This design produces a network with many of the same properties as the Internet. Service providers usually have a growing clientele, so acquire more and more connections over time. Similarly, in Chayes’ model, the oldest nodes tend to be the most connected. Also, both in the Internet and in Chayes’ model, it takes very few links, on average, to jump from one hub to any other hub. And like the Internet, Chayes’ model has a few nodes that are connected to many, many other nodes.

Worming through networks

Chayes then began to study how worms can spread through her model. To simulate the effects of a rapidly mutating worm, which beats defenses by constantly changing its strategy, she assumed that even patched computers remain susceptible to new attacks by the same worm.

First she analyzed the simplest strategy for distributing patches: giving each node the same chance of receiving treatment. This mimics what happens when users or system administrators apply patches, or fail to, in a roughly random way. In that case, she found, any worm, no matter how slowly it spreads, could possibly become an epidemic. “This is really scary,” she says.

The implications may extend beyond computer security to public health. Chayes says that as human societies become more and more interconnected through travel and communication, social networks increasingly display properties similar to those of the Internet and her model. Her result therefore suggests that someday, if we fail to adopt smart strategies for distributing vaccines, new human viruses might easily become epidemic. “Infections spread like wildfire on social and technological networks,” she says.

This means that finding effective vaccine distribution strategies is essential. So Chayes next studied the most common method of distributing patches or vaccines: administering them to nodes that are connected to infected nodes. This method does reduce the likelihood that a worm or virus will start an epidemic, she found, but eliminating the risk completely would require an absurd quantity of human vaccine or computer patching. “The problem with contact tracing is that by the time you’re trying to cure [the worm or virus],” she says, “it’s already out of control.”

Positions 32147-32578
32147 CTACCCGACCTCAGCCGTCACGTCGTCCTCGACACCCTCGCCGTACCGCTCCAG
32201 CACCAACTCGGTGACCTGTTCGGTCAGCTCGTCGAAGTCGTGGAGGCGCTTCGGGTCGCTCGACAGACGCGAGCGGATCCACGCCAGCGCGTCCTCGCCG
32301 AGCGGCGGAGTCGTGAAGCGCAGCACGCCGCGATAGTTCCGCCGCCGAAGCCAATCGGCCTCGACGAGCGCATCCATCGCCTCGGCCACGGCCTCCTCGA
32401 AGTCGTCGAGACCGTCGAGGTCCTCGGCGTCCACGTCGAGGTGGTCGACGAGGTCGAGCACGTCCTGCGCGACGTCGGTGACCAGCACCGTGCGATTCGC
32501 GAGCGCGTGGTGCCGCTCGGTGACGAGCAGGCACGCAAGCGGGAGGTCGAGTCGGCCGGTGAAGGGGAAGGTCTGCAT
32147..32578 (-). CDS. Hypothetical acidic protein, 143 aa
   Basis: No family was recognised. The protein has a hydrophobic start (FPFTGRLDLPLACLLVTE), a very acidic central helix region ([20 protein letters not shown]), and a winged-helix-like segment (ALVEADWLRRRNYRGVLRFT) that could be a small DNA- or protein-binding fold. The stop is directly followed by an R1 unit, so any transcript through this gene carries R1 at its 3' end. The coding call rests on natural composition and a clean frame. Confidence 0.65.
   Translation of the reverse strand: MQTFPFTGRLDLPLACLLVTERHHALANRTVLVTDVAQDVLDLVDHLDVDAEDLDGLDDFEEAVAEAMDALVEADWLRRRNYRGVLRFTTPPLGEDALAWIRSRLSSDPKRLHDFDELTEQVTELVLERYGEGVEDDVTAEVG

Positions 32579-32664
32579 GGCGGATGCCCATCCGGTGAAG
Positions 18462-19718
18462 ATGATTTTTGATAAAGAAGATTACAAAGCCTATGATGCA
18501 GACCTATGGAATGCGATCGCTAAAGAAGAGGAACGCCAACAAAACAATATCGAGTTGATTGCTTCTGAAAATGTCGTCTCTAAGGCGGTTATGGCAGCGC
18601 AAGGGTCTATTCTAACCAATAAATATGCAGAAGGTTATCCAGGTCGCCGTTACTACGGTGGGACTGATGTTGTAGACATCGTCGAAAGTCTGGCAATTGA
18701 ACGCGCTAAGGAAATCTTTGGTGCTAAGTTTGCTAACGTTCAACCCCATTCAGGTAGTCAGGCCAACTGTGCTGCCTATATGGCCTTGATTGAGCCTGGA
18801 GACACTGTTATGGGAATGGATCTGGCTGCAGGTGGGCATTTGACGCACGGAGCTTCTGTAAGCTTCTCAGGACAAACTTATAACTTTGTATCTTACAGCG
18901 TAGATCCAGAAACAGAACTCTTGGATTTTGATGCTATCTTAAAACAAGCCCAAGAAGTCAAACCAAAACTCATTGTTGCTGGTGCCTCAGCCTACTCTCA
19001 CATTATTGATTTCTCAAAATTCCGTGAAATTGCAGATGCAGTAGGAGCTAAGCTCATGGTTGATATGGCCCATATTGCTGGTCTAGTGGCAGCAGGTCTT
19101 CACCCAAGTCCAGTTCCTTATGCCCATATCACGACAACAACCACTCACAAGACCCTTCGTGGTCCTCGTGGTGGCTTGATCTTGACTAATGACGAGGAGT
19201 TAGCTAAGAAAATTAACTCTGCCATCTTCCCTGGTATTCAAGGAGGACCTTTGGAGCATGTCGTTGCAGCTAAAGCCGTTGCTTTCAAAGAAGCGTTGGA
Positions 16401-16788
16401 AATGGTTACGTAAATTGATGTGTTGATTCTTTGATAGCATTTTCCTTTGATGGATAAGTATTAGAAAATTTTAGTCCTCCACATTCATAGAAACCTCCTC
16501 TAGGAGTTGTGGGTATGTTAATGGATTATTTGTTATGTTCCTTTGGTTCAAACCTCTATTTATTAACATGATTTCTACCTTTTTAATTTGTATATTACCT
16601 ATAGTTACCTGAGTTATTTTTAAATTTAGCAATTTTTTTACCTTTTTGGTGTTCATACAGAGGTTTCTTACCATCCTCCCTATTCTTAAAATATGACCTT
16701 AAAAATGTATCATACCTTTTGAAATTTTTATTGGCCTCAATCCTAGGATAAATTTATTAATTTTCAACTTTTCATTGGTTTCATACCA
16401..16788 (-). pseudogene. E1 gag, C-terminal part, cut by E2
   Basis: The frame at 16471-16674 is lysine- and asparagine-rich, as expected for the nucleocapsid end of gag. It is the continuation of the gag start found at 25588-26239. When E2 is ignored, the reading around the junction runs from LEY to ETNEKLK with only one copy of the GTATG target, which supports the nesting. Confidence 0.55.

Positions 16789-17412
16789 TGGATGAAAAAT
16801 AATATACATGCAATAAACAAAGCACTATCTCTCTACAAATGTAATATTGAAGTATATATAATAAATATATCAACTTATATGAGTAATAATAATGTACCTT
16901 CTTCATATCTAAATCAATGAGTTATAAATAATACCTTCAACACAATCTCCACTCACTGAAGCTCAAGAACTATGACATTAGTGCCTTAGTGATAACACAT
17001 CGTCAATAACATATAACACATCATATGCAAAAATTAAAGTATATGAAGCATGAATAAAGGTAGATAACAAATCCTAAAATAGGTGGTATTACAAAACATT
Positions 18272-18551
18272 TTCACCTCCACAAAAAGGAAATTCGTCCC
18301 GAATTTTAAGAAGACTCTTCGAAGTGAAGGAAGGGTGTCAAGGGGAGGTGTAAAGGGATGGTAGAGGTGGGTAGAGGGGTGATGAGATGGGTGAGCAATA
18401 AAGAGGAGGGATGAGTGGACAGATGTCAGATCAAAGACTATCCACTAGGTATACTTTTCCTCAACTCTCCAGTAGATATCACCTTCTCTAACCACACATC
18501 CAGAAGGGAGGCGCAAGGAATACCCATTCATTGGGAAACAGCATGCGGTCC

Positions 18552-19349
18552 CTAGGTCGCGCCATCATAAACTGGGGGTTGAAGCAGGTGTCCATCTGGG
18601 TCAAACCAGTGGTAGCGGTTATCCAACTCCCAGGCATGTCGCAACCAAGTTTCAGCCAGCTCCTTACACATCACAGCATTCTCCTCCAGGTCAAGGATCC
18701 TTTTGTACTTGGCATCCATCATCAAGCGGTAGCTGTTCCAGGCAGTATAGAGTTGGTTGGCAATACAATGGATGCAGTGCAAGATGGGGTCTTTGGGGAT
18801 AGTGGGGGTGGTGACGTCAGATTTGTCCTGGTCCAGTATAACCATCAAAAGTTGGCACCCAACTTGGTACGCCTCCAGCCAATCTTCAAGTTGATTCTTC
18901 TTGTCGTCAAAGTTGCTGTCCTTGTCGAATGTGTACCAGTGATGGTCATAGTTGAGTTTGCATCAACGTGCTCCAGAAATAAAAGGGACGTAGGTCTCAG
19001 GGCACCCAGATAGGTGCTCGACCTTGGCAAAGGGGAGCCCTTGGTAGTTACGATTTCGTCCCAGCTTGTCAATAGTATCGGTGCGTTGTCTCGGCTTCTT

In a third strategy, Chayes distributed patches to the nodes with the largest numbers of connections, regardless of whether the nodes connecting to them were themselves infected. That method brought the infestation under control with far fewer patches than the initial strategy had required.

For many kinds of networks, no other strategy could do significantly better, she showed. This finding probably applies to social networks, too.

Chayes cautions that her model is very simple. She plans to work with epidemiologists to explore the real-world implications of her research for human epidemics. She says, however, that her research “certainly suggests that sometimes if you use contact tracing and a virus is mutating too rapidly, you’re going to be in trouble.”